It's ironic, but in the process of trying to save the government from the backlash of the Raja scam, the prime minister's minders have put him squarely in the middle of the flak. Until now, most people, including the worthies in the CAG, believed the prime minister's only fault was that he was hamstrung by coalition politics, that he had asked A. Raja to auction spectrum, but the latter refused to do so.
So when a crack team, including a retired bureaucrat, crafted a strategy which included taking on the CAG, one argument it put forward was that the prime minister had never asked Raja to auction spectrum — with Raja's arrest, the only fig leaf that stood between his actions and the prime minister has been removed. There are enough letters from Raja to the prime minister, on November 2, 2007 to show the prime minister had been kept in the loop on all his actions — so far, everyone, including the CAG, focused on only the PM asking Raja to auction spectrum. The focus has now shifted and those letters are back in play once again.
The opposition, which looked like it was breaking up, with the BJP appearing to have lost interest and the CPM agreeing to ensure the budget session went off well, looks energised once again. The CBI arrested Raja to quell the Supreme Court's anger. Kapil Sibal announced the outline of his auction-is-best policy for the future (after having debunked auctions earlier) to take the sting out of the Opposition's demand for a JPC — well, Raja's arrest has changed all that.
Kapil Sibal argued that since auctions were not required by law, there could be no scam in not auctioning spectrum. This is completely fallacious since it was decided in 2003 that auctions would be used for all new licences — the fact that the BJP chose to violate this within days of coming up with the rule doesn't mean the rule never existed. In any case, even if there wasn't a law, what prevented the UPA from putting it in place given that it had got 573 applications for just 122 spectrum slots it had available?
The idea of the one-man Justice Shivraj Patil committee to examine policies since 2001 was to try and dilute things by passing the muck around — this would show that the original distortion of the first-come-first-served policy to avoid auctioning licences was done by the BJP. This is what Raja argued and it shows how out of touch the rest of the government was when, even after Raja's departure, it adopted the DMK's party line as the UPA's party line.
Just like the government missed the anger at the corruption, it misread the change in the country's dynamics, the fact that telecom wasn't environment or steel or any other old-world sector. Not too many players in steel or power or those aggrieved by environmental clearances (Ajit Gulabchand is the odd one out) go and take on the government. In telecom, however, it is pretty routine to do so, it's been happening for years (read the latest Tata petition against Raja to understand just how explicit it can get); each big player in telecom has an army of analysts and lawyers who can cite the IART TCA backwards (that's TRAI Act!), who can point out where the government is going wrong and why it is citing the wrong precedent. In the modern economy, there is nowhere to hide. That's why we're seeing even smart officials/politicians constantly being wrong-footed by well-briefed journalists.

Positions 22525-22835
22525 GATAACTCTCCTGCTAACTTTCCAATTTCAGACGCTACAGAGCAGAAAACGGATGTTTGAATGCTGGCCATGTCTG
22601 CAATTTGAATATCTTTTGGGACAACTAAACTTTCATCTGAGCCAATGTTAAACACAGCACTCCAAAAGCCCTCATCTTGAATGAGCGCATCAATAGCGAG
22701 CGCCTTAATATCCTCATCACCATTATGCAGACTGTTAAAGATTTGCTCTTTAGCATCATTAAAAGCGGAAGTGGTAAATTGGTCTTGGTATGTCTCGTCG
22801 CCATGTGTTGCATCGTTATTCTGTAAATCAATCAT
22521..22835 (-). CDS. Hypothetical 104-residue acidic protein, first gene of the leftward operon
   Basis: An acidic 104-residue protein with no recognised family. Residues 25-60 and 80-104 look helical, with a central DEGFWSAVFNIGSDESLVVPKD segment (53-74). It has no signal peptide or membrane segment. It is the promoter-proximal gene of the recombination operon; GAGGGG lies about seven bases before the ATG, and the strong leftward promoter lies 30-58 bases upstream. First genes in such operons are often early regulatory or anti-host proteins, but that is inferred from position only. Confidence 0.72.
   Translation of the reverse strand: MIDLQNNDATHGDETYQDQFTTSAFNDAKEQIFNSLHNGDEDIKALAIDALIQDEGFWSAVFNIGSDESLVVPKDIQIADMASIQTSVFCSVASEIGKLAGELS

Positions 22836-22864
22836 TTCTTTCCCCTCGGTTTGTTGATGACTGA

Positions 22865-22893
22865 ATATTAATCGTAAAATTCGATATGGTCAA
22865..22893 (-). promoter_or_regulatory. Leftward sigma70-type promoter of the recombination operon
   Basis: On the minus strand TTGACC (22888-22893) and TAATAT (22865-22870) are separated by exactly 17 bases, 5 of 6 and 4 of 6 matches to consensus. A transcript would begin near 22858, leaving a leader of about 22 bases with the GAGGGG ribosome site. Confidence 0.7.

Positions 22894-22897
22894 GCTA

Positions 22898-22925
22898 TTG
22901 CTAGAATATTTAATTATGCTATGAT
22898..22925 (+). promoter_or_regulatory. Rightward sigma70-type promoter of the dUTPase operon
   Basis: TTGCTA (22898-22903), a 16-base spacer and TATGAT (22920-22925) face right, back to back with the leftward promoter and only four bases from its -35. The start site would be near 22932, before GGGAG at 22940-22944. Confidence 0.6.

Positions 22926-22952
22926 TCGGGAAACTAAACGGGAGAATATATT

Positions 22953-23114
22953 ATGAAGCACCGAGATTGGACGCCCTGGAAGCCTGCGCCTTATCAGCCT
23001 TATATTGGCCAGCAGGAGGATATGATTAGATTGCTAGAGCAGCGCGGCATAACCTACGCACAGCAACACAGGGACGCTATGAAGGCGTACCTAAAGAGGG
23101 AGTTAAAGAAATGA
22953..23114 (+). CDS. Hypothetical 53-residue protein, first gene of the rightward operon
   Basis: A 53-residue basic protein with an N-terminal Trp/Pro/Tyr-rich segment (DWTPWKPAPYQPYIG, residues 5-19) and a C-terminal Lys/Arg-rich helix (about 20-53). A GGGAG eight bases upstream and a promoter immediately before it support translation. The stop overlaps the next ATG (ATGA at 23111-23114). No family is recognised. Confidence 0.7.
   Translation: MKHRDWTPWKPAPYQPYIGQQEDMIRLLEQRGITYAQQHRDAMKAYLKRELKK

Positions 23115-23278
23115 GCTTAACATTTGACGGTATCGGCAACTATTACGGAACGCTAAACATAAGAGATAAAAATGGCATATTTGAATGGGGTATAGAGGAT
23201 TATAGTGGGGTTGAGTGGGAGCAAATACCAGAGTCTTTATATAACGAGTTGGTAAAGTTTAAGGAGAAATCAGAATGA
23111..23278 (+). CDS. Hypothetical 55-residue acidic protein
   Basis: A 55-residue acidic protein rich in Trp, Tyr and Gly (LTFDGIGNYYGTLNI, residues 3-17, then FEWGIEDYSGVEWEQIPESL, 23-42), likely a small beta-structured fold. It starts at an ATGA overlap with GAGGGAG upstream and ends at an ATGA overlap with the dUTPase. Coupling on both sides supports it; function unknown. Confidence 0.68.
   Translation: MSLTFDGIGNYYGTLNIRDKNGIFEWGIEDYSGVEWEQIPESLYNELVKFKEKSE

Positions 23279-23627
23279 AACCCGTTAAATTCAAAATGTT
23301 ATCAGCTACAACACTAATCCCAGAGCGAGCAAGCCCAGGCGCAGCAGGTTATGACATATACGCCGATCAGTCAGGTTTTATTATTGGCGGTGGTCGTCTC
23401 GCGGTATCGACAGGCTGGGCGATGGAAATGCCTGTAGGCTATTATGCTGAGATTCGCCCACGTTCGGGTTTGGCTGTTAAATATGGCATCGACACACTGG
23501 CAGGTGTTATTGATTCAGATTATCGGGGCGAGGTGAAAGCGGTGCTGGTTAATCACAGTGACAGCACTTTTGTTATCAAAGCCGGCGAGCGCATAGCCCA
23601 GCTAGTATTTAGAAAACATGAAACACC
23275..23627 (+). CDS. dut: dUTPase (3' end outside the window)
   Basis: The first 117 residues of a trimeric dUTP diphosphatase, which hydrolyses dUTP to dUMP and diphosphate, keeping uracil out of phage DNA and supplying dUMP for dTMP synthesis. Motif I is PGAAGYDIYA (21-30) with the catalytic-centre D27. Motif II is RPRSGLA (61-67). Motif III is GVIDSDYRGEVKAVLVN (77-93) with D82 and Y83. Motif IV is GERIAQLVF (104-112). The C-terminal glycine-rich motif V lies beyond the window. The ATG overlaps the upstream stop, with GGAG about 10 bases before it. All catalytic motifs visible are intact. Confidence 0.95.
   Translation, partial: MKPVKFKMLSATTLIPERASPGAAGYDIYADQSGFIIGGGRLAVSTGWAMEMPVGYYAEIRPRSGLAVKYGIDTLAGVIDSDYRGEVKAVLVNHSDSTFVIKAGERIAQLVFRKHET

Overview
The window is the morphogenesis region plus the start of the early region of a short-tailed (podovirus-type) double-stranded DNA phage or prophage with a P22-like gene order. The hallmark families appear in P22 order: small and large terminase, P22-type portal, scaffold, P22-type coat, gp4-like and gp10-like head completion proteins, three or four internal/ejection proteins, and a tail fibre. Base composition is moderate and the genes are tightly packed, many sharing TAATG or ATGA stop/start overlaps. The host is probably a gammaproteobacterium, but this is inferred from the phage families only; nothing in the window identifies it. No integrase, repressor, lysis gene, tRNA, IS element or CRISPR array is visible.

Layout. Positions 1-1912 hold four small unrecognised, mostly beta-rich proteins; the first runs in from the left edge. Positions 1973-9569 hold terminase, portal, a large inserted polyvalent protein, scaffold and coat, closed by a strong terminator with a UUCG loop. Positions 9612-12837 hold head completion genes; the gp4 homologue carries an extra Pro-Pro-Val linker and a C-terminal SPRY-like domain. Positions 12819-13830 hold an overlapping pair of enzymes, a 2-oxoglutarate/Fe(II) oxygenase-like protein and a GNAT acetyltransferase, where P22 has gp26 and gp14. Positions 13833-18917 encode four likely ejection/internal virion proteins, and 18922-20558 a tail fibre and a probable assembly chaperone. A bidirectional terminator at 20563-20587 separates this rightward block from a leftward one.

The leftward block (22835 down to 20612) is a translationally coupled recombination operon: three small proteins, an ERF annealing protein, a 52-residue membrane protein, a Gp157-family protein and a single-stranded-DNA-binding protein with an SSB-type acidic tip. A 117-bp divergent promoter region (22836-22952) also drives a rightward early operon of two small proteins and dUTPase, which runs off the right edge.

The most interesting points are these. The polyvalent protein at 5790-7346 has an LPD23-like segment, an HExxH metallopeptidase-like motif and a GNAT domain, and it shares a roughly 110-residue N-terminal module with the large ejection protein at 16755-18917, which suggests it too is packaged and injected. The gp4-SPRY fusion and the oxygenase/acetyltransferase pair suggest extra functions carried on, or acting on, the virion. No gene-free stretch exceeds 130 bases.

Given the government's refusal to smell the coffee, and the fact that the Raja scam investigations have now acquired a momentum of their own with the investigations being supervised by the Supreme Court — next week, the CBI has to tell the court what it has found, who Raja's co-conspirators were in the scam, and more — it's difficult to predict just which way the chips will fall.
What is certain though is that we can safely expect bureaucrats/politicians to be a lot more cautious, a lot less ready to take decisions that can later be questioned. Things will change over a period of time, they always do, but for the moment bureaucratic decisions will be slower in coming. This will necessarily compound the slowdown that has taken place in investments, and not just in foreign direct investments — from 38.1 per cent in 2007-08, investment-to-GDP levels across the country fell to 34.5 per cent in 2008-09 and then rose a bit to 36.5 per cent in 2009-10.
This is a pity, but there's nothing that can't be reversed over the next couple of years. It needs the government to get out of its current state of denial, to stop treating the current crisis as a college debate where, if it is given the time, it can argue its way out of the problem. At the end of the day, no matter how smart Kapil Sibal is, he can't convince anyone that the companies didn't make a killing from the licences and that the government would not have got a large part of this had it auctioned the licences. Beyond this, the rest is irrelevant.